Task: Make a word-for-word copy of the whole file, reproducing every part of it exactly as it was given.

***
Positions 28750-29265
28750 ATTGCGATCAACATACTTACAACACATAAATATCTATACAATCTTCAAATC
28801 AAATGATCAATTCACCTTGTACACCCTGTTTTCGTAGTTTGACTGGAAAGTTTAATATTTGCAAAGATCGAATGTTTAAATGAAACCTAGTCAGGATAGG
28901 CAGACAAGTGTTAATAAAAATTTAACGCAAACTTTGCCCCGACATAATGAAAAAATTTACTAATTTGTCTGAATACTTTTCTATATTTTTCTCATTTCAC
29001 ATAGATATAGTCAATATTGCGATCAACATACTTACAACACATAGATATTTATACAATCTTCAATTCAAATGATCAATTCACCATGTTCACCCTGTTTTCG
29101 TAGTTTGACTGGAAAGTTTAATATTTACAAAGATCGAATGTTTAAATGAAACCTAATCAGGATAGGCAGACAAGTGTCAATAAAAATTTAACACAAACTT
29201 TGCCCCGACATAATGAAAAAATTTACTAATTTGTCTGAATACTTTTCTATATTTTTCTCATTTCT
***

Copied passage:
Positions 28750-29265
28750 ATTGCGATCAACATACTTACAACACATAAATATCTATACAATCTTCAAATC
28801 AAATGATCAATTCACCTTGTACACCCTGTTTTCGTAGTTTGACTGGAAAGTTTAATATTTGCAAAGATCGAATGTTTAAATGAAACCTAGTCAGGATAGG
28901 CAGACAAGTGTTAATAAAAATTTAACGCAAACTTTGCCCCGACATAATGAAAAAATTTACTAATTTGTCTGAATACTTTTCTATATTTTTCTCATTTCAC
29001 ATAGATATAGTCAATATTGCGATCAACATACTTACAACACATAGATATTTATACAATCTTCAATTCAAATGATCAATTCACCATGTTCACCCTGTTTTCG
29101 TAGTTTGACTGGAAAGTTTAATATTTACAAAGATCGAATGTTTAAATGAAACCTAATCAGGATAGGCAGACAAGTGTCAATAAAAATTTAACACAAACTT
29201 TGCCCCGACATAATGAAAAAATTTACTAATTTGTCTGAATACTTTTCTATATTTTTCTCATTTCT